Most notably, the new LMS filings will include requests for Special Temporary Authority – and future requests for extensions of STAs. The FCC notes that for STAs that had originally been filed in CDBS, rather than filing an extension request for such STAs, applicants should initially file for a new STA in LMS and indicate in an exhibit that the request is for an extension of an existing STA that was filed in CDBS (or by email in the interim processing period). The full list of applications that will, as of May 17, be filed in LMS is as follows:
- FM Engineering Special Temporary Authorizations (STAs)
- Request for Silent STA
- Extension of STA – Silent
- Extension of STA – Engineering
- Suspension of Operations Notification
- Resumption of Operations
- AM/FM Digital Notification
- Modulation Dependent Carrier Level (MDCL) Notification
- Change of Primary Station Notification
- Tolling Notification
- Reduced Power Notification
- Withdraw Pending Applications
Continue Reading More FCC Broadcast Applications Moving to LMS – Including Requests for STAs
This Week in Regulation for Broadcasters: January 29, 2022 to February 4, 2022
Here are some of the regulatory developments of significance to broadcasters from the last week, with links to where you can go to find more information as to how these actions may affect your operations.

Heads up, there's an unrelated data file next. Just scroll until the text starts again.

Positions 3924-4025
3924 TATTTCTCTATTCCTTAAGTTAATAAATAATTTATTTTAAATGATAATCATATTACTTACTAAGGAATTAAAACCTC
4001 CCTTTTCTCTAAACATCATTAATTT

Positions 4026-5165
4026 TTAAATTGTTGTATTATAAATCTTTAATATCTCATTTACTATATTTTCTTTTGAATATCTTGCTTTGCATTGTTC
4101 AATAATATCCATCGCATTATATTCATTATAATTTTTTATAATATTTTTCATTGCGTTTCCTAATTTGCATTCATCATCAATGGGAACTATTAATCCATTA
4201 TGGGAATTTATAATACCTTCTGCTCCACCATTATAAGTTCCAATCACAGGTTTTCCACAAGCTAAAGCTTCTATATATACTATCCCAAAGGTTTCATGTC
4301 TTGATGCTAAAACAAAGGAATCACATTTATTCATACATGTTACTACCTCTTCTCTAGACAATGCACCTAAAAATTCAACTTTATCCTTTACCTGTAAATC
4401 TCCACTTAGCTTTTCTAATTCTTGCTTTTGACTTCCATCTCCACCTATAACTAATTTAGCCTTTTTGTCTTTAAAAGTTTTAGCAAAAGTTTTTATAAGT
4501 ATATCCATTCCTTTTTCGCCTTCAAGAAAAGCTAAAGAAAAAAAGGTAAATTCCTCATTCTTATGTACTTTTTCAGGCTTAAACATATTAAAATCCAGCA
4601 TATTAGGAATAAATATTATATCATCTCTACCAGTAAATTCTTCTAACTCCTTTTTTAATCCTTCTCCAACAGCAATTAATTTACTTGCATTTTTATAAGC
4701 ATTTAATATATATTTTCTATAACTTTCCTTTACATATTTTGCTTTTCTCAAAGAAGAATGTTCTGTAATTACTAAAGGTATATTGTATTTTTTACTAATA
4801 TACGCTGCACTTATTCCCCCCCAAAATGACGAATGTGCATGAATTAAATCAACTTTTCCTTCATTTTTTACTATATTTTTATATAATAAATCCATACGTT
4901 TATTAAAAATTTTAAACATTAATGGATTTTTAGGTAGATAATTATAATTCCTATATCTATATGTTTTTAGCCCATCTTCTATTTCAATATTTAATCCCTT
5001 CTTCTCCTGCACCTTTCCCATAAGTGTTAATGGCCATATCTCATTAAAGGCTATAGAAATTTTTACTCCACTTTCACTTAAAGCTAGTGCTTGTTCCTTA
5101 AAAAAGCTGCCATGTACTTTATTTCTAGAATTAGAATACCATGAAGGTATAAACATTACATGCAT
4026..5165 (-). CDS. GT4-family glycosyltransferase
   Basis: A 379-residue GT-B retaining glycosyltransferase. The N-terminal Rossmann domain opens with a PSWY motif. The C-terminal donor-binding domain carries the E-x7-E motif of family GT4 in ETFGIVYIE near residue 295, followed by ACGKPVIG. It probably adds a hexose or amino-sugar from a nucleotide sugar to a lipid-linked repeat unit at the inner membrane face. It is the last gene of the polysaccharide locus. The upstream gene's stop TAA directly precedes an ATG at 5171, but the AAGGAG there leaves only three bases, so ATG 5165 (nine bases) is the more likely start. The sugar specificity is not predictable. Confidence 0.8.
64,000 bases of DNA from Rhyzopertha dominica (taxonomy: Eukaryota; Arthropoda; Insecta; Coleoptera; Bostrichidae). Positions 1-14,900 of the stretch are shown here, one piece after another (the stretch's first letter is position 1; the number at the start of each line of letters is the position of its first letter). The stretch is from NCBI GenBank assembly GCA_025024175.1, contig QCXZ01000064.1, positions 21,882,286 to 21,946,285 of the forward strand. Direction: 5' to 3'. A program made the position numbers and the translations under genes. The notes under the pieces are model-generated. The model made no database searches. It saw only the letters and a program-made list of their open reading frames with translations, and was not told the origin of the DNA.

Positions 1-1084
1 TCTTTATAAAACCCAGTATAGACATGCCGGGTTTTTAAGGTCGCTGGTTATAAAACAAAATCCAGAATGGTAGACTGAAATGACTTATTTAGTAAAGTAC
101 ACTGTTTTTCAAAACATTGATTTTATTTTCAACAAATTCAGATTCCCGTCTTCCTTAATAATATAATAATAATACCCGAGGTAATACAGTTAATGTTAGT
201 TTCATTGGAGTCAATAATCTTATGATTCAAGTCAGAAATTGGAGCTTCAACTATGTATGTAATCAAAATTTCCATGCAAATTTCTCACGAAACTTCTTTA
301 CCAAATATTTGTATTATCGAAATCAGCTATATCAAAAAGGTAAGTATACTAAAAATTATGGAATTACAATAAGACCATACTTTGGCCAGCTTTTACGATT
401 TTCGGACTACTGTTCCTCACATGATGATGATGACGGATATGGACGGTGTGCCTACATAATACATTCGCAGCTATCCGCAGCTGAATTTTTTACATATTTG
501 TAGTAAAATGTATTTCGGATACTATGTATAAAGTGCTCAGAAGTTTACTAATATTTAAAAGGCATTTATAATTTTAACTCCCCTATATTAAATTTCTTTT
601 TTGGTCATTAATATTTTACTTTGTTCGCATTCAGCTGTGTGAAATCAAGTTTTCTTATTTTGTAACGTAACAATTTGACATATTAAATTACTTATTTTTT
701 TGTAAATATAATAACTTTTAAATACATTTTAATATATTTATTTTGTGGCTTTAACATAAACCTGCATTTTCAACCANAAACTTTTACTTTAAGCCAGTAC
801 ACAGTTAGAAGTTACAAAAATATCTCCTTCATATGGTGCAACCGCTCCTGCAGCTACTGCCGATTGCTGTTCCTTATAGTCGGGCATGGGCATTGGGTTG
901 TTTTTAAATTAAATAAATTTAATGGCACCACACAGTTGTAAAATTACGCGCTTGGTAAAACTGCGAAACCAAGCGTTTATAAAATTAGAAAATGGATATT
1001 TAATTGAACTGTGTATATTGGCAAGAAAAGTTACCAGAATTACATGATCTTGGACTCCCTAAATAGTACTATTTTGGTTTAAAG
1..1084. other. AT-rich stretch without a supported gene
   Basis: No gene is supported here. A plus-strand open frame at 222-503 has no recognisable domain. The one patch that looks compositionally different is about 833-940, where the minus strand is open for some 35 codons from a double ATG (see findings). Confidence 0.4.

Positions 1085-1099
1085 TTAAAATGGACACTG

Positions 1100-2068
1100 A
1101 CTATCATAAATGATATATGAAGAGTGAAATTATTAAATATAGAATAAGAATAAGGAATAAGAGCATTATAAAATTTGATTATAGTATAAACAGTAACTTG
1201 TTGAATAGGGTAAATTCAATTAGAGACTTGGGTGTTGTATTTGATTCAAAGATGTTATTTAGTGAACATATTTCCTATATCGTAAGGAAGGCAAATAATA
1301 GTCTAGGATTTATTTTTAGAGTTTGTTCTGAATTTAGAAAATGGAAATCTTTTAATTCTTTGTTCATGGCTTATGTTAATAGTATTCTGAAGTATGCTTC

- FCC Chairwoman Jessica Rosenworcel announced several leadership changes at the FCC. The changes include a new head of the Media
January Regulatory Dates for Broadcasters: Issues/Programs Lists; Digital LPTV Deadline; Audio Description Expansion; Children’s Programming, Webcasting Royalties; NCE FM Settlement Window; and More
As the holiday season comes to an end and 2022 comes into focus, broadcasters have several dates and deadlines to keep up with in January and early February. We have noted below some of the important dates you should be tracking. However, as always, stay in touch with your station’s lawyers and other regulatory advisors for the dates applicable to your operations. We wish you a happy, healthy, and successful New Year – and remembering to track important regulatory dates will help you achieve those ends.
Let’s start with some of the annual dates that always fall in January. By January 10, full-power radio, TV, and Class A licensees should have their quarterly issues/programs lists uploaded to their online public file. The lists are meant to identify the issues of importance to the station’s community and the programs that the station broadcast in October, November, and December that addressed those issues. Prepare the lists carefully and accurately, as they are the only official records of how your station is serving the public and addressing the needs and interests of its community. See our post here for more on this obligation.
Continue Reading January Regulatory Dates for Broadcasters: Issues/Programs Lists; Digital LPTV Deadline; Audio Description Expansion; Children’s Programming, Webcasting Royalties; NCE FM Settlement Window; and More